Fairy Chimneys And Elf Doors

10.October 2009

Turkey

Cappadocia Formations-2 They rise up all around, some with simple conical tops, others with rocks seemingly balanced on top, and still others with a phallic appearance that is disconcerting in such a conservative country.

Almost all of the  Fairy Chimneys have an ‘elf door’ or windows carved into them making it seem as though we’ve landed in Smurf-land…only there are no little blue men and women running around (at least I didn’t see any!).

They are what is left after the wind, and time, eroded the volcanic landscape in the valleys. The rock is soft, carving is easy and the temperature inside the cave dwellings stays comfortable year round – there is no wondering why people carved into them.

Entire villages are carved into Fairy Chimneys and, in the case of Cavusin, the entire village was carved into one rocky embankment…although the danger of this can be seen where the rock face has given way to reveal the rooms inside.

Inside Fairy Chimney Church-2 A visit to the Goreme Open Air Museum gave us a chance to look inside some of the cave churches that were ‘built’ during the Byzantine period. Church after church carved into the formations, complete with apses, columns, arches and frescoes…absolutely amazing!

On The Horses, Red Valley The best way to see the valleys though, is by horseback. Riding through the formations on an Anatolian horse is like a remembrance of how life was lived here in the past…quietly and simply. We were able to get much farther on horseback than on foot and could see how far the valleys reach. It  was a fabulous afternoon.

I have been captivated with the thought of Cappadocia ever since a coworker returned from Turkey years ago with pictures of alien landscapes and tales of stunning scenery (Hi Gail!). It certainly didn’t disappoint, and I’m still captivated.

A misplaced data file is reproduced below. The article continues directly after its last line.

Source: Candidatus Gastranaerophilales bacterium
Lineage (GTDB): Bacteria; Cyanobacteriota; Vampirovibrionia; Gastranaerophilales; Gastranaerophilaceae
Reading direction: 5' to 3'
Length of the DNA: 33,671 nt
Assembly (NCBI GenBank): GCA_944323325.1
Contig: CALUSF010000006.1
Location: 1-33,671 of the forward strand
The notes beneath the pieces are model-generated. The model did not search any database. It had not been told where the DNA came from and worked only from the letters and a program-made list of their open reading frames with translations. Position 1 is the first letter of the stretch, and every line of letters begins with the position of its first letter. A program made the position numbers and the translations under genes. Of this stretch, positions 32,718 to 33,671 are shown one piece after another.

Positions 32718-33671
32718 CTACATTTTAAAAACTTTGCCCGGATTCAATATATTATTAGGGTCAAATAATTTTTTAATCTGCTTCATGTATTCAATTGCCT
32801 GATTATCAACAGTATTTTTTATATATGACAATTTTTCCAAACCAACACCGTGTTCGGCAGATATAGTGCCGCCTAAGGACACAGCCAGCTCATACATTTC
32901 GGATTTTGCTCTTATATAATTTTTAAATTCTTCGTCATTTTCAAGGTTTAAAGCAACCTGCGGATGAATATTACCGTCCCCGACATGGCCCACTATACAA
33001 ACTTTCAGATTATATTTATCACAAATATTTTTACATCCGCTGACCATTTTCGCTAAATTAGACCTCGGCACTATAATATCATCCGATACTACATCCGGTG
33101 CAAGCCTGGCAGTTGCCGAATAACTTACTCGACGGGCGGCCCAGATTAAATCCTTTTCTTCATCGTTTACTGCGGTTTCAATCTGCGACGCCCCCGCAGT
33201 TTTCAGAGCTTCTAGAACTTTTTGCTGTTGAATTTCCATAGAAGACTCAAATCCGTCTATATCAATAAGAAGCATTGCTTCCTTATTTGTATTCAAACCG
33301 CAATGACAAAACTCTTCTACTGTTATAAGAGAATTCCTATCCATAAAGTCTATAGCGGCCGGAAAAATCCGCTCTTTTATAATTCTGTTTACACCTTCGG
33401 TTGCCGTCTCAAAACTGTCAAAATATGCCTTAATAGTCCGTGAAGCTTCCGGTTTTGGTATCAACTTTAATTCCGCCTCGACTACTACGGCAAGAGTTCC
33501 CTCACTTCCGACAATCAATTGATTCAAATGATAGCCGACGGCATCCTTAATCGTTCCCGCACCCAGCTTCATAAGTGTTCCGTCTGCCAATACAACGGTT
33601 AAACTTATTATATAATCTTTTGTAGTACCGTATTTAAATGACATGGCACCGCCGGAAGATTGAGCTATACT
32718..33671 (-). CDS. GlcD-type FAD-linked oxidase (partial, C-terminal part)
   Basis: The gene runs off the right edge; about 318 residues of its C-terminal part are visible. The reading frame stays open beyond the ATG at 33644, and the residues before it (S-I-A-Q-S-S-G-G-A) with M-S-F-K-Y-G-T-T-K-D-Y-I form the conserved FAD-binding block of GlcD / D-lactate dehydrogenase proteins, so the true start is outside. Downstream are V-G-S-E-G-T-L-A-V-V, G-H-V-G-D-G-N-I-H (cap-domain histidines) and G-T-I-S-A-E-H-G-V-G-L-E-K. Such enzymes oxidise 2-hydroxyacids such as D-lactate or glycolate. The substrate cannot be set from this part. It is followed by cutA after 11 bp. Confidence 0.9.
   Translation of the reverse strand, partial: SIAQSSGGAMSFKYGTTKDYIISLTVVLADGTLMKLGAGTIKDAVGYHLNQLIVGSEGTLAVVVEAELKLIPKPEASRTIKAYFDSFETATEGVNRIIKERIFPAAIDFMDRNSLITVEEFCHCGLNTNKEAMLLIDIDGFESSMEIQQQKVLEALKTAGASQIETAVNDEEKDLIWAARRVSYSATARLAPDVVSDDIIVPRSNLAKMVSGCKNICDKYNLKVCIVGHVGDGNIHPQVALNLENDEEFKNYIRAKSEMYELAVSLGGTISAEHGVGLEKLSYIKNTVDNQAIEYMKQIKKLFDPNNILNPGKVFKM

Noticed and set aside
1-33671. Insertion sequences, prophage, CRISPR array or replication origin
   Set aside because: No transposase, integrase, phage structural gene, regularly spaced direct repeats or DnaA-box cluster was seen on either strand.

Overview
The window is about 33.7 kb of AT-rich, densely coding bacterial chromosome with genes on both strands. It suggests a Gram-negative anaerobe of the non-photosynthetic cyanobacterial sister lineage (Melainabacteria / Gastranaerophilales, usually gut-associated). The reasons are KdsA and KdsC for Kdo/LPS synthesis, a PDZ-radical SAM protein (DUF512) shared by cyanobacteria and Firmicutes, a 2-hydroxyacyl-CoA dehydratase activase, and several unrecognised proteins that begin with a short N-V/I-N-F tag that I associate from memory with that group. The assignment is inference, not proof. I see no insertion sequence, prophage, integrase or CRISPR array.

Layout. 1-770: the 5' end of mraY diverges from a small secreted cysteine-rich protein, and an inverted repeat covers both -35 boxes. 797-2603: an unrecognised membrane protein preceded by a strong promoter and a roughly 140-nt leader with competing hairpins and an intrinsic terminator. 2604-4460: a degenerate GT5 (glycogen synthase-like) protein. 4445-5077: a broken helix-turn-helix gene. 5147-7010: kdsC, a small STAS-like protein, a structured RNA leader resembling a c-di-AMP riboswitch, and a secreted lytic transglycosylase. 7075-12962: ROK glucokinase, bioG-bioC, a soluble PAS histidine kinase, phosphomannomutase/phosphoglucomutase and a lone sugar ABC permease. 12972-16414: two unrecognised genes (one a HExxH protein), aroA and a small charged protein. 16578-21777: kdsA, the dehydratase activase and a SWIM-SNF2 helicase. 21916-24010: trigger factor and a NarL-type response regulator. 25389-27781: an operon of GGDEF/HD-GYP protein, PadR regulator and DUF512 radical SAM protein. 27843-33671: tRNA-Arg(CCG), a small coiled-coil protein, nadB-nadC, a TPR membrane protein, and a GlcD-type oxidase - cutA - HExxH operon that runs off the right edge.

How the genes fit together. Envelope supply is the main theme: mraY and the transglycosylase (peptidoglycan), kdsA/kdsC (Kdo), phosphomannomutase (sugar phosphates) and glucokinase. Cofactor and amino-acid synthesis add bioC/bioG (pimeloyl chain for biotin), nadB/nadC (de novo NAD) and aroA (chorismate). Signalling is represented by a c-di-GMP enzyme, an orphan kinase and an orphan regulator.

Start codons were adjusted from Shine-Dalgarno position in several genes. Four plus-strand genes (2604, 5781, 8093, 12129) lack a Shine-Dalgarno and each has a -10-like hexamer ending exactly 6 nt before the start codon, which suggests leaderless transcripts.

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7 Responses to “Fairy Chimneys And Elf Doors”

  1. Graham Says:

    I went to Cappadocia two years ago and it was fantastic. I’m glad you had a great time. I wish I had thought of going by horseback! That sounds like a lot of fun. I went during the winter so the entire area was covered with snow. With the homes topped with snow, they look like giant ice cream cones. It was very cool (more like cold, really) and a surreal experience.

  2. Mom Duffy Says:

    Sure good to see Roland out and about again,seems to be seeing lots of good stuff.

  3. Shawn Says:

    I am sitting here right now, how about lunch?

  4. Gail Says:

    I am so glad that you guys enjoyed Cappadocia. Seeing your photos makes me want to go back and I had even forgotten about the open air museum and all the churches carved from the rock. The full moon looks amazing. Did you stay in a cave?

  5. Lisa Says:

    I am so happy you tried the horseback! That was a memorable day for us as well, such a magical place.
    It was sad that a lot of the frescoes had the faces etched off, apparently that was done fairly recently, a regrettable case of ignorance.

  6. Elizabeth Says:

    One of our very favorite stops from our RTW trip!

Trackbacks/Pingbacks

  1. Cappadocia TurkeyOne Giant Step - March 15, 2013

    [...] Traveling around  in Cappadocia Turkey is like traveling in a different world. The ‘fairy chimney’ geology creates a surreal scenery that is unlike any I have seen before. The underground cities and deep history tell a fascinating story of marauding invaders and innovative residents. [...]